Content marketing: Telling Meaningful Stories

#Peopleskills: Sharing Success Stories: Inspiration or Bragging

I was the guest on the #Peopleskills chat on Twitter on March 1, 2015, and we discussed the difference between sharing success stories and bragging. If you missed it. My answers are also below.

Q: How do you define success story?

A success story is something positive that has happened. Somebody helped you. You solved a problem that you hadn’t solved before. Something positive that has happened in your life. This can be personal, family-related or in the office.

Q: What are benefits/risks of sharing your success stories?

Once a story is shared you have created a record of it. You could even call it a historical record. People can now find it again, read it again and share it. It can inspire others. Your children might even be able to read it again in a few decades.

Somebody might want to have a lengthy discussion with you about the story and you didn’t really share it for that reason. Sometimes trolls get a hold of stories.

Also, there’s a fine line between sharing, self-promotion and bragging. And that line can be different for different people.

Q: When do you feel most excited to share your success stories?

When they make me feel good. Sometimes this can be an extraordinary performance or something unexpected happened.

Q: What is the difference between you sharing your success story or others sharing it?

When others share it it’s never bragging. It’s always recognition. It can mean more, but that’s not always a given. Depending on who shares it and how they share it this act may or may not be meaningful to you.

Q: When leaders share their success stories, what are they modeling for others?

That it’s OK to do. When leaders do this well, their teams can do it well, too.

Q: How does sharing your success story help/hurt others?

Others can learn from your story. That something is possible or how to do something specifically. They may even feel inspired.

Q: Sharing success story or bragging? What exactly is the difference?

There’s a fine line and that line can move for specific people. Let me give you an example of bragging:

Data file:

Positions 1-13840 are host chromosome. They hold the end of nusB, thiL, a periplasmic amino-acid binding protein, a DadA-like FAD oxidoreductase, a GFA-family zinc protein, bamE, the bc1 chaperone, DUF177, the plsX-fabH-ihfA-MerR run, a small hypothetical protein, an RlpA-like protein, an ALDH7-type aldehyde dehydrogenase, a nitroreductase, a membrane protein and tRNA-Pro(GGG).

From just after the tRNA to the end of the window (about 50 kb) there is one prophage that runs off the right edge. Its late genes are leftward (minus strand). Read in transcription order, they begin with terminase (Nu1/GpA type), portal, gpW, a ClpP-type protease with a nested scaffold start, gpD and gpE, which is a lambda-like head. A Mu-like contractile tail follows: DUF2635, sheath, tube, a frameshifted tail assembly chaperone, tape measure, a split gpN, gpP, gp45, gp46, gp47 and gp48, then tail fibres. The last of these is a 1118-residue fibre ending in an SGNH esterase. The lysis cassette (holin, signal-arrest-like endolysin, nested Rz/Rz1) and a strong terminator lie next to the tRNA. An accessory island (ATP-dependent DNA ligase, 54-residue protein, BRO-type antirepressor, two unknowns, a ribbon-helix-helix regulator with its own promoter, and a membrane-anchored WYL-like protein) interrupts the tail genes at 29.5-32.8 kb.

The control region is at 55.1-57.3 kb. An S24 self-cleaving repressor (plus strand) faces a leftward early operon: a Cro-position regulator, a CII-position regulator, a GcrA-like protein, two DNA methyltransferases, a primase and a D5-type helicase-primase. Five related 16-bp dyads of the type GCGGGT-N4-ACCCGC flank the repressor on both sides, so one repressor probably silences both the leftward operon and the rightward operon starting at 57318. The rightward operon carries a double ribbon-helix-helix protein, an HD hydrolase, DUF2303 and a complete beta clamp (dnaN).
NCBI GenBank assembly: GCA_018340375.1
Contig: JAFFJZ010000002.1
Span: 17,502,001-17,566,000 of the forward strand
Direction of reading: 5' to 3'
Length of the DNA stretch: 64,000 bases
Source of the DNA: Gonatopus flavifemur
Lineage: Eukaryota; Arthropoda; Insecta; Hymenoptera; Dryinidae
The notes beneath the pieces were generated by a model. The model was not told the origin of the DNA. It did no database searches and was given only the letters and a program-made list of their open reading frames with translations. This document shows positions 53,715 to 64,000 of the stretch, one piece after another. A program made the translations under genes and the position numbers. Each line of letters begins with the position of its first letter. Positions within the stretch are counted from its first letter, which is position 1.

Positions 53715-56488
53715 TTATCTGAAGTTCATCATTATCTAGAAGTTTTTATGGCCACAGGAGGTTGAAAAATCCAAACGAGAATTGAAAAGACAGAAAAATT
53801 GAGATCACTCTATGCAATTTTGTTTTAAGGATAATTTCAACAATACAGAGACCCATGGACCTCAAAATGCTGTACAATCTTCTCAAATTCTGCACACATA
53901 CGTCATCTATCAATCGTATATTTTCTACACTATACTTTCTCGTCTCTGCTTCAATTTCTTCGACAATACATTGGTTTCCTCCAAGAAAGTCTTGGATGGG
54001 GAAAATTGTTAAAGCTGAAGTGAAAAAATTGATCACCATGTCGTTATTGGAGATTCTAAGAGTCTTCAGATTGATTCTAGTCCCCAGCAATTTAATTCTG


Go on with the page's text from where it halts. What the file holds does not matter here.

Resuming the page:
I volunteer and deliver meals to senior citizens. Once I was short a meal. Instead of letting him go without a meal, I went to Subway and bought him a sub. Outside of this, I’ve never shared that story publicly. I felt like it would be bragging.

Interestingly, nobody else has ever shared it either – though had it come from the agency, for example, the sharing wouldn’t be bragging. It would be recognition.

Q: How do you best share your success story?

You could set up a blog and start there. Social media – like Twitter or Facebook – certainly are useful channels. I prefer blogs – internal or external – to be the best way, however. Social media – as much as I love it – is a bit like building your house on rented land.

Q: What have you learned from other success stories?

A lot. What works. What doesn’t work and how to overcome things.

Q: What role do people skills play in sharing your success stories?

You do want to consider other people’s perspectives, privacy and points of views. Maybe your success story wasn’t a success to them. Maybe they don’t want to be included in a public write-up. Maybe they do. The key is to talk to each other. Ask for permission.

Sharing our success stories can be useful to us for future reference, for inspiration of others and also can help our businesses.


Need help getting started sharing success stories for your organization or yourself? Contact me here to get connected.

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Christoph blogs on The Authentic Storytelling Project and is a globally recognized content marketing expert. The IMA named him Internet Marketer of the Year in 2015. He works with healthcare organizations and other brands around the globe.

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